Effective with the 2010 chart year, which commences with the issue dated Dec. 5, 2009, the Billboard 200 will shift from a currents-based ranking of the United States' top selling albums to an all-inclusive list of the top 200-selling albums in the country, regardless of release date.

In essence, the Billboard 200 will reflect the Nielsen SoundScan sales data that has populated the Top Comprehensive Albums chart, which has appeared in the magazine periodically this year and has resided in the billboard.biz chart menu the past three years. Replacing the Top Comprehensive Albums chart online will be Top Current Albums, which will utilize the current/catalog criteria that has fueled the Billboard 200 in recent years. That rule, in place since 1991, stipulates that an album that ranks below No. 100 on the chart, is more than 18 months old, and does not have a current charting single at radio, would be removed from the Billboard 200 and other corresponding album charts on which it has appeared. While the catalog rule will no longer apply to the Billboard 200, it will remain in effect on all other current-based album charts.

"The events of 2009 and the continuing creativity in the repackaging of catalog titles have led us to the conclude that the Billboard 200 would be best served presenting the true best-sellers in the country, without any catalog-related rules or stipulations, to our readers, the media and music fans," says Silvio Pietroluongo, Billboard's director of charts. "The ability of consumers to impulsively purchase new or catalog titles electronically has changed music sales behavior. There is a more immediate cause and effect between artist exposure and album sales in this day and age, and the Billboard 200 should reflect this activity, regardless of an album's release date."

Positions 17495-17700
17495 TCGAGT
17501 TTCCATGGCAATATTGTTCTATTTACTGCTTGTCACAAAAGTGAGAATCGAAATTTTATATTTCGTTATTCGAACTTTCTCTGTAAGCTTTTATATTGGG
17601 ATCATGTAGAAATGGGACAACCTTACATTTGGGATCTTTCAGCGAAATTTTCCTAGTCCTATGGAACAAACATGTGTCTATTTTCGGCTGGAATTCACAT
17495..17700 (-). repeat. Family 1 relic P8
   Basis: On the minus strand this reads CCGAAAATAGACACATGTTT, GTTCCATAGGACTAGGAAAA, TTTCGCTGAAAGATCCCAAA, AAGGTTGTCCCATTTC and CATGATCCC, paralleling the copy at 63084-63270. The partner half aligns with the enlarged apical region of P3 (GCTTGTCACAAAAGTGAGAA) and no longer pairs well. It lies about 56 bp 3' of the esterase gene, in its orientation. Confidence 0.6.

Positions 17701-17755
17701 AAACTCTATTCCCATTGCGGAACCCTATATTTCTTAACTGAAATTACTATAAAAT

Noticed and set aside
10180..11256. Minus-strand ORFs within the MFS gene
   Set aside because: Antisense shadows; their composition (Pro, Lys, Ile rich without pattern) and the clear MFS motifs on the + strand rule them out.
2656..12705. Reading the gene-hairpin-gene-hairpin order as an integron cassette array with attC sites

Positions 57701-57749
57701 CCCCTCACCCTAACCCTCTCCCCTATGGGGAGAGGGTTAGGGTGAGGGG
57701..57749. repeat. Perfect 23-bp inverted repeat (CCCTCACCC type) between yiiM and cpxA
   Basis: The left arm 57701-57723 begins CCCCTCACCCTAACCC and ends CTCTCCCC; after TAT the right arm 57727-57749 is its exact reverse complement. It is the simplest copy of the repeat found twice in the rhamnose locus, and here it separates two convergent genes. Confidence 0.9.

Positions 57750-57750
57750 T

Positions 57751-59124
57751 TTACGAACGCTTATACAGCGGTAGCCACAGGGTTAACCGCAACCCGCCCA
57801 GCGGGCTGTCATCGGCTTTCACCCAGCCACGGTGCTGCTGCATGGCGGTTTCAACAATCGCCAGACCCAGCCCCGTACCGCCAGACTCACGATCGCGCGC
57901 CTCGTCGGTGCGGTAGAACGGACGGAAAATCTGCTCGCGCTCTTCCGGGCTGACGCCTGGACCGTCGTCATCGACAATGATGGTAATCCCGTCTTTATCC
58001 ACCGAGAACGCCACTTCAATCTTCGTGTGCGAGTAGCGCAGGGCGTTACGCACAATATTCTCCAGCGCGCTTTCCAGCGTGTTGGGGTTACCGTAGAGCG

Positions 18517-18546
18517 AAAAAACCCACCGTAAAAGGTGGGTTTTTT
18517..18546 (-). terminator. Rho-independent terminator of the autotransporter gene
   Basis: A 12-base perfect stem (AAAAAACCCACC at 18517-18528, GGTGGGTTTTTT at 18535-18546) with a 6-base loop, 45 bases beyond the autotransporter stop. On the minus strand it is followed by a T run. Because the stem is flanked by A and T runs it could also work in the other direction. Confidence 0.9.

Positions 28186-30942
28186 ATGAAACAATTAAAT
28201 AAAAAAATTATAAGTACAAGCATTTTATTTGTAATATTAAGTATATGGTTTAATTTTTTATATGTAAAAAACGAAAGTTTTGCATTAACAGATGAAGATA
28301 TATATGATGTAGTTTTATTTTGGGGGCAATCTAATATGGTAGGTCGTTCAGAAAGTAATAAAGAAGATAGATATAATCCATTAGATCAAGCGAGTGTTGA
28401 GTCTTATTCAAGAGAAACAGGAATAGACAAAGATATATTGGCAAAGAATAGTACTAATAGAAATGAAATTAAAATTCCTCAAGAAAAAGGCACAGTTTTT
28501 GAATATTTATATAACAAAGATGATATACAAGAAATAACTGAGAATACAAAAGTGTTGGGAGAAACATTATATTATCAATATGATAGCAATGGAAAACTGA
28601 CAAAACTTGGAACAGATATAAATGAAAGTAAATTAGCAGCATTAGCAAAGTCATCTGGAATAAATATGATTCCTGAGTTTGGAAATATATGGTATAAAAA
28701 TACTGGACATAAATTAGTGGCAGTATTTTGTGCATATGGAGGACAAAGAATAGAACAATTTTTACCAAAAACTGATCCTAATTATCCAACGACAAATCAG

If last week’s Billboard 200 were based on overall sales, 11 of the top 100 titles, and 35 titles on the entire chart, would be considered catalog.

"The Comprehensive Chart that Billboard is publishing provides an extensive overview of all sales and popular taste and culture," said Eric Weinberg, president of Nielsen Entertainment. "Nielsen Music and SoundScan remain committed to developing methodologies that accurately reflect our industry and its ongoing changes and evolution to the benefit of our clients."

Concurrent with the Billboard 200's methodology change, the Top R&B/Hip-Hop Albums chart will also alter its makeup beginning with the 2010 chart year with the dissolution of the R&B Core Store Panel, a select group of retailers that specialize in urban music. Effective with the Dec. 5, 2009, issue, Top R&B/Hip-Hop Albums will be based on overall album sales of current titles, similar to how our other genre charts are constituted (Country, Latin and Jazz, for example). Other R&B Core Store charts, Rap Albums, R&B/Hip-Hop Catalog Albums and R&B/Hip-Hop Singles Sales will also now be ranked based on overall sales.

Lastly, Billboard will be adding a new chart, Folk Albums, to its menu. The Nielsen SoundScan-based survey will house new releases from traditional folk artists such Joan Baez, Ani DiFranco and Monsters of Folk, as well as appropriate titles by acoustic-based singer-songwriters such as Carly Simon, Rosanne Cash and Joshua Radin. The 15-position chart, to be managed by Gary Trust, will run periodically in print and appear weekly on billboard.biz and billboard.com.

"Billboard's Folk Albums chart will reflect retail activity of a niche genre with a rich history. Folk artists are among the most insightful songwriters and intimate storytellers in music, and we're proud to offer a chart highlighting their sales achievements," says Trust, who can be reached at gtrust@billboard.com.

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